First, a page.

Criminality Among Narcotic Addicts in Baltimore: The Role of Nonnarcotic Drugs, 1973-1978 (ICPSR 8604)
Principal Investigator(s): Nurco, David
This study investigated the frequency with which various nonnarcotic substances were used by male narcotic addicts and the relation of these substances to different types of criminal activity during periods of active addiction and periods of non- addiction. The variables were designed to facilitate an analysis of narcotic addicts as crime risks, patterns of nonnarcotic drug use, and the percentage of illegal income addicts obtained during periods of addiction compared with periods of nonaddiction. Information is included concerning types of narcotic drug use, crime patterns, and use of marijuana, cocaine, barbiturates, amphetamines, and Librium.
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Nurco, David. Criminality Among Narcotic Addicts in Baltimore: The Role of Nonnarcotic Drugs, 1973-1978. ICPSR08604-v1. Ann Arbor, MI: Inter-university Consortium for Political and Social Research [distributor], 1986. http://doi.org/10.3886/ICPSR08604.v1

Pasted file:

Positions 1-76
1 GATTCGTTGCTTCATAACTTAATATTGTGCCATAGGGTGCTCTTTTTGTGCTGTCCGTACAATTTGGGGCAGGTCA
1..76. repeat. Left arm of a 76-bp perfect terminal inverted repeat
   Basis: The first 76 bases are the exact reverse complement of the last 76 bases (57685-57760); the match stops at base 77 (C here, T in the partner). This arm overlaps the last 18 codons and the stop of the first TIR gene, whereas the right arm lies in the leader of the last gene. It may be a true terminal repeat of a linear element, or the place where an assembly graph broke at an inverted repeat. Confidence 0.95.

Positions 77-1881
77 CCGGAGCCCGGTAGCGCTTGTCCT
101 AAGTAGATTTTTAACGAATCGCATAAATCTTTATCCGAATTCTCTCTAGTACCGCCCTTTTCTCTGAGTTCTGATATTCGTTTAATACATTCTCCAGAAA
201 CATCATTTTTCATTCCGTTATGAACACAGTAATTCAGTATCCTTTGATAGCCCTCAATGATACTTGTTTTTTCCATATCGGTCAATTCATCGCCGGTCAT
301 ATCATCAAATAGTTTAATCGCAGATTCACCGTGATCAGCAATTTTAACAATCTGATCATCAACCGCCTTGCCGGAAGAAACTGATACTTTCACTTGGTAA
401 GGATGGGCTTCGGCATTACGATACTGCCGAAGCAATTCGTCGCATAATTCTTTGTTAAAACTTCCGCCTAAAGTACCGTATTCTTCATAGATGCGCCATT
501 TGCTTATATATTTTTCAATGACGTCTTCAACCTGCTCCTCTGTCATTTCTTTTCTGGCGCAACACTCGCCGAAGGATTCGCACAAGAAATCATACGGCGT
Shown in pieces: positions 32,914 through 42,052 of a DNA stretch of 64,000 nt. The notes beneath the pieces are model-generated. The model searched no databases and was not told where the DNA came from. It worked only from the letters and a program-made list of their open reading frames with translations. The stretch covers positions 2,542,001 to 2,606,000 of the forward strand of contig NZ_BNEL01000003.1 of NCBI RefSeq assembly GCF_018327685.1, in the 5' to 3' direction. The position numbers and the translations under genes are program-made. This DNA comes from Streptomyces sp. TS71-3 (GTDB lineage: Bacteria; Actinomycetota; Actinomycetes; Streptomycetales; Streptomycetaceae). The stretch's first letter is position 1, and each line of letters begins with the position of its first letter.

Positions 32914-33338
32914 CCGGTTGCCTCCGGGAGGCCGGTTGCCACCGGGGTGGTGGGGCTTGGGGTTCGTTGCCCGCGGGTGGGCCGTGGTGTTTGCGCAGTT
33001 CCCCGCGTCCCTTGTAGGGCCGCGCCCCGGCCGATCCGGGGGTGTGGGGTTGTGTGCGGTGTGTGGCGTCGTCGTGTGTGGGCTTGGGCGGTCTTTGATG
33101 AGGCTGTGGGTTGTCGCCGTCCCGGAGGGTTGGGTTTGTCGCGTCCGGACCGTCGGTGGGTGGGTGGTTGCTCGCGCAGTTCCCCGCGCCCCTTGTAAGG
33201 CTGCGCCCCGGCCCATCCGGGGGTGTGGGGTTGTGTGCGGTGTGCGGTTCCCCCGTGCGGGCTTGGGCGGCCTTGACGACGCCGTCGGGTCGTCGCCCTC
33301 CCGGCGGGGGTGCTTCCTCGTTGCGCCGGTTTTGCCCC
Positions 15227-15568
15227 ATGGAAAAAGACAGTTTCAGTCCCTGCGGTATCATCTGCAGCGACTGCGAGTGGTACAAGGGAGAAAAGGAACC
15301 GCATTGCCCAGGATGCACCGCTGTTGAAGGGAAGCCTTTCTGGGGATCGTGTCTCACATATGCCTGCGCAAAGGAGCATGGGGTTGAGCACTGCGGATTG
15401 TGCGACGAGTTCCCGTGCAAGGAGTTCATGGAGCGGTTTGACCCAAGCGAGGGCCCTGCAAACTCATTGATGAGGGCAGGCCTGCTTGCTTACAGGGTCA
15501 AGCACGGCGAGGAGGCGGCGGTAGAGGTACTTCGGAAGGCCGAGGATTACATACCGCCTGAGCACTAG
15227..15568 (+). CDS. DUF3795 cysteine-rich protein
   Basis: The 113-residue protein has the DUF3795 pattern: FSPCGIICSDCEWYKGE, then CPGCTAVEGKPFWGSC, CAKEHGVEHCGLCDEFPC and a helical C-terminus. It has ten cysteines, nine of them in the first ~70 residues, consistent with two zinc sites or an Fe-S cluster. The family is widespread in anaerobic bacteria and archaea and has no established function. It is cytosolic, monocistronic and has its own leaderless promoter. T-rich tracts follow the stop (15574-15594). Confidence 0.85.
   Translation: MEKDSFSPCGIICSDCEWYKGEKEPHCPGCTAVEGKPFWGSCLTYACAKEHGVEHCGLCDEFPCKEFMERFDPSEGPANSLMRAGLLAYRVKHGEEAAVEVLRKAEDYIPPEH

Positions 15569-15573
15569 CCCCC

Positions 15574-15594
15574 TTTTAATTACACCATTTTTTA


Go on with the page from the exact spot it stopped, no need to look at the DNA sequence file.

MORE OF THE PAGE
Persistent URL: http://doi.org/10.3886/ICPSR08604.v1
This study was funded by:
- United States Department of Justice. Office of Justice Programs. National Institute of Justice (82-IJ-CX-0031)
Scope of Study
Geographic Coverage: Baltimore, Maryland, United States
Date of Collection:
Universe: Population of known narcotic offenders arrested by the Baltimore police department between 1952 and 1976.
Data Types: survey data
Sample: The sample consists of 354 male narcotic addicts who were selected from a population of 6149 known narcotic offenders arrested by the Baltimore police department between 1952 and 1976. The sample was stratified by race and year of police contact. These 354 sample addicts were selected because they had used addictive narcotic drugs at least four days per week for a period of more than one month. The majority of subjects were heroin addicts.
Original ICPSR Release: 1987-01-12
- 2006-01-18 File CB8604.ALL.PDF was removed from any previous datasets and flagged as a study-level file, so that it will accompany all downloads.
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